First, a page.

By Jason Snell
April 30, 2016 12:18 PM PT
Is it June yet?
Last month I wrote this column on an iPad from among the trees and granite monoliths of Yosemite, while this month I’m back at my desk in Mill Valley, typing it right into the 27-inch maw of my iMac. It’s spring here, but in my mind it’s already summer. That’s because this week Apple announced the dates for WWDC, the annual Apple developer conference, this June in San Francisco.
For people who follow Apple closely, every year has a pace to it, and for the past few years, the centerpiece of the year has been WWDC. The reason for that is simple: since the evaporation of Macworld Expo, WWDC is the only event that gathers a critical mass of Apple developers and media in a single place. If you’re going to get together with the people who write apps and record podcasts and the like, in person, this is the place to do it.
It’s a different feel from Macworld Expo, to be sure. That show was cool in that it combined not just members of the press and the developer community, but the general public as well. Most of Macworld Expo’s attendees were from Northern California, though, so it was hardly a representative slice of the user community—though some people did come from far and wide to be at the center of the Mac universe for a week.
With Macworld Expo gone, WWDC week has transformed a bit. On the inside, it’s still the developer conference it always was—though it’s a much more packed venue than it was back in the pre-iPhone days. It’s on the outside, around the Moscone West convention center, that things are different. People come for WWDC week and don’t attend the conference. They come for the event outside the walls of Moscone, the parties and get-togethers that take advantage of the fact that all of these people are in the same city, even if we’re not all inside the event itself. Alternate events have sprung up, too, including AltConf and Layers, to serve audiences that can’t (or don’t want to) get in to the main event.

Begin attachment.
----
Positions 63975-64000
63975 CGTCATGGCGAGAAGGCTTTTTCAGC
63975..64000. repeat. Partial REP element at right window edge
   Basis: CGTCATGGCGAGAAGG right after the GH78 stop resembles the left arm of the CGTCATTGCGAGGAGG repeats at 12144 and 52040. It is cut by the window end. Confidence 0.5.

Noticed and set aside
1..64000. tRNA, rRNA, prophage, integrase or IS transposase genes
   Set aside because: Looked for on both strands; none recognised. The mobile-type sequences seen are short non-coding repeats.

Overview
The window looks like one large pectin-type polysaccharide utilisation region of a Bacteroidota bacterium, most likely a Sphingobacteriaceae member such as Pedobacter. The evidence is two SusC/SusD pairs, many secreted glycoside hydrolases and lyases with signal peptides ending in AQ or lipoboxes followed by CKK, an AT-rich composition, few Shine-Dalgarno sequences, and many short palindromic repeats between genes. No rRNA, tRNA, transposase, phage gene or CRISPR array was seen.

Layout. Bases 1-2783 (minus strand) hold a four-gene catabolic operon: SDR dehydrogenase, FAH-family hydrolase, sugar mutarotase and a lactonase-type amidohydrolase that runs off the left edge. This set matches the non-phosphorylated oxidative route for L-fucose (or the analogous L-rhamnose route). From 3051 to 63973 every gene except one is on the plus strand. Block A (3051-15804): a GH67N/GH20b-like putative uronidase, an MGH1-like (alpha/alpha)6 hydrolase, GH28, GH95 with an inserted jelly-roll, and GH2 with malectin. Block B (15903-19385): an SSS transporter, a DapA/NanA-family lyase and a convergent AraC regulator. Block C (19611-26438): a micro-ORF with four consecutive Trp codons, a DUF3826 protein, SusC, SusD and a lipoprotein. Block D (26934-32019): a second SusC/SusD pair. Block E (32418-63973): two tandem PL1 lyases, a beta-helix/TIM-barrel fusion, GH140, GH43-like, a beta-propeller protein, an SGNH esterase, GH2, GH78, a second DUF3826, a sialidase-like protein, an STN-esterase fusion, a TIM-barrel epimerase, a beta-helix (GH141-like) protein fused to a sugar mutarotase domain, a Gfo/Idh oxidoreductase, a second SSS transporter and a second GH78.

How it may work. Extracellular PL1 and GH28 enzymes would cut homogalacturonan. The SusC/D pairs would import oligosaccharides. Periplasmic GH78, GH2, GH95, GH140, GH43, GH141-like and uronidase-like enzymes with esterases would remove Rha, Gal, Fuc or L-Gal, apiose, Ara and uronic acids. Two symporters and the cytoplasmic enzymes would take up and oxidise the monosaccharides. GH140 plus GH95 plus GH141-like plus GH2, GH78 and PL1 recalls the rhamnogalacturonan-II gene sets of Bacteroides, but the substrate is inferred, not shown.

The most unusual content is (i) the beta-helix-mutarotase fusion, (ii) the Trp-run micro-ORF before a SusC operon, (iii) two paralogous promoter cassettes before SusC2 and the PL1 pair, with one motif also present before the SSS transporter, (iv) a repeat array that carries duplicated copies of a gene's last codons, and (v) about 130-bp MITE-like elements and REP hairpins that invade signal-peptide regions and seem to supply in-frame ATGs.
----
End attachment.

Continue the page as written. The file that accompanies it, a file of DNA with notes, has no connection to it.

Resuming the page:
It’s a weird week for me. I was pointing out to all the people in the Slack chat room we have for hosts of the Relay FM podcast network that, out of their entire group, I’m the only one who actually lives in the Bay Area. Everyone else is excited about coming to San Francisco that week, but I’m already here! (More or less. My house is a 30-minute drive north of the convention center.)
In any event, my thoughts are already turning to June and WWDC. Sometimes there are hardware announcements, but not usually. People always seem disappointed when Apple doesn’t announce new hardware at WWDC, but it’s a developer conference—software is always going to be the main area of interest.
I realize that for many members of the press, the only thing that’s exciting is fresh new Apple hardware… but the announcements Apple makes at WWDC are monumental. These are the announcements that will shape the way Apple’s customers use Apple hardware, old and new, for the next few years.
That’s because WWDC is where we see where Apple’s software platforms are going. What’s the future of Apple Watch? As someone who wears an Apple Watch every day, I have a long list of things that I’d like to see improved (or entirely reconsidered). Where does Apple think that watchOS is lacking? We’ll get an idea when they (presumably) announce watchOS 3 at WWDC.
Of course, the next version of iOS will also be on the agenda, and a new version of OS X as well. We’ll find out how much effort Apple wants to put into iOS features for the iPad Pro. I’ve written and spoken repeatedly about my feelings that Apple needs to ditch the “X” branding and change the name back to Mac OS, and given the trend—watchOS, iOS, tvOS—it seems like it might actually happen.
Branding aside, though, every OS announcement from Apple tells us volumes about Apple’s priorities and where it thinks its products are going. No single day will set the table for Apple’s future direction like June 13. This is the software that we’ll all be living with come fall, and for years to come. It’s exciting! I can’t wait.